- Locate the exit pipe outside and make sure it isn’t clogged with any sort of debris. If there is debris, make sure it is removed entirely.
- Reduce the sump pumps workload by redirecting water away from your foundation and basement. In winter months, this means doing your best to keep significant amounts of snow from melting alongside your home. When a large amount of water needs dispersed at once, your sump pump could overheat and potentially fail.
- Insulate the intake and discharge line to prevent them from freezing. Burying the discharge hose in the ground can help prevent them from freezing. The portion of the hose that lies above ground should be insulated as well. If it isn’t, try wrapping it with insulation tape or electrical cable.
- Maintain a temperature of 55 degrees Fahrenheit in your home. The basement can be an inherently cold space, so keep a close eye on the temperature here. If necessary, utilize a space heater following the safety guidelines to help maintain a consistent temperature.
- Use a larger discharge hose to allow more room for water to pass through. A smaller hose is more likely to freeze and have an ice blockage preventing water from leaving through the sump pump.
3. Ice Dams
What is an Ice Dam
An ice dam is a ridge of ice that forms on your roofline preventing water from melting snow from draining correctly off the roof. With nowhere to go, this water can then back up below roof shingles and make its way into your home causing extensive damage.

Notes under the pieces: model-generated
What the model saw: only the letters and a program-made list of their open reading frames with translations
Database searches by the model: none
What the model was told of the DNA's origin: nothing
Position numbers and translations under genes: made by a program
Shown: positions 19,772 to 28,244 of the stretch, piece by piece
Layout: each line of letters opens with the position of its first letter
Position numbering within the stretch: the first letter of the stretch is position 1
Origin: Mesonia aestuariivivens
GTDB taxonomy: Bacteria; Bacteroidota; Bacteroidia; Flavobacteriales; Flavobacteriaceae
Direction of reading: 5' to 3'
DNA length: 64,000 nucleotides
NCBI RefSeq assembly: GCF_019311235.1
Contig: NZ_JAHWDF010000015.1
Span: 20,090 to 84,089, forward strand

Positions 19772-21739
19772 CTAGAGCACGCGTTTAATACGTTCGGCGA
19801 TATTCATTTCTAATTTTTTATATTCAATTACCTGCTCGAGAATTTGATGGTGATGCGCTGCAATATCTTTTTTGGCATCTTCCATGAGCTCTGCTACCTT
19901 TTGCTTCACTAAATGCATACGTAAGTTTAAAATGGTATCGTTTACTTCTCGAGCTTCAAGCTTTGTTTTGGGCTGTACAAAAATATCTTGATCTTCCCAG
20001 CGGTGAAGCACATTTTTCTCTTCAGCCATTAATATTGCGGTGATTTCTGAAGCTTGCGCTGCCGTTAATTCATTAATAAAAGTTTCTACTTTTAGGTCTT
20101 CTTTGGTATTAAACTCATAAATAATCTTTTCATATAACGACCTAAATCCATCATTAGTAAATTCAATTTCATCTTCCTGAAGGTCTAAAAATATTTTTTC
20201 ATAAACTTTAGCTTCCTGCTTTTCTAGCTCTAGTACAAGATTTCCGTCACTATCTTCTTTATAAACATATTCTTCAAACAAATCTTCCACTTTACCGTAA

Signs of Ice Dams
Keep an eye out for icicles around the exterior of your home as they can be a precursor to ice dams. Whenever possible, and only when safe to do so, remove icicles from your roofline (don’t stand directly beneath them, though!). If the icicles are too high for you to reach from the ground, consider hiring a contractor to assist in their removal.
Water stains or moisture in your attic or along the ceiling of exterior walls of your home is also a sign that water has penetrated the roof membrane of your home.
Removing Ice Dams
Removing the ice dam from your roof as quickly as possible is essential to preventing severe damage within your home. There are a few different approaches to removing an ice dam, but one of the safest routes is to use a calcium chloride ice melt. This deicer can be found at hardware and home improvement stores, they usually come in tablet or crystal form. Following the label instructions, sprinkle or distribute the substance along the top of the ice in your gutter. It will slowly melt the ice, and the substances will drain out of your gutters with the water.
You can try your best to chip away at the ice and remove sections of it but only if it is safe to reach, using a ladder in snowy/icy conditions can be very dangerous. If the ice dam is out of reach and begins to grow, it’s probably best to call a contractor to remove it appropriately.
Extreme cold can put our homes under extreme pressure and it has the potential to cause extensive damage. Keeping an eye on your pipes, sump pump and roofline is best practice to ensure nothing looks out of the ordinary during extreme temperatures.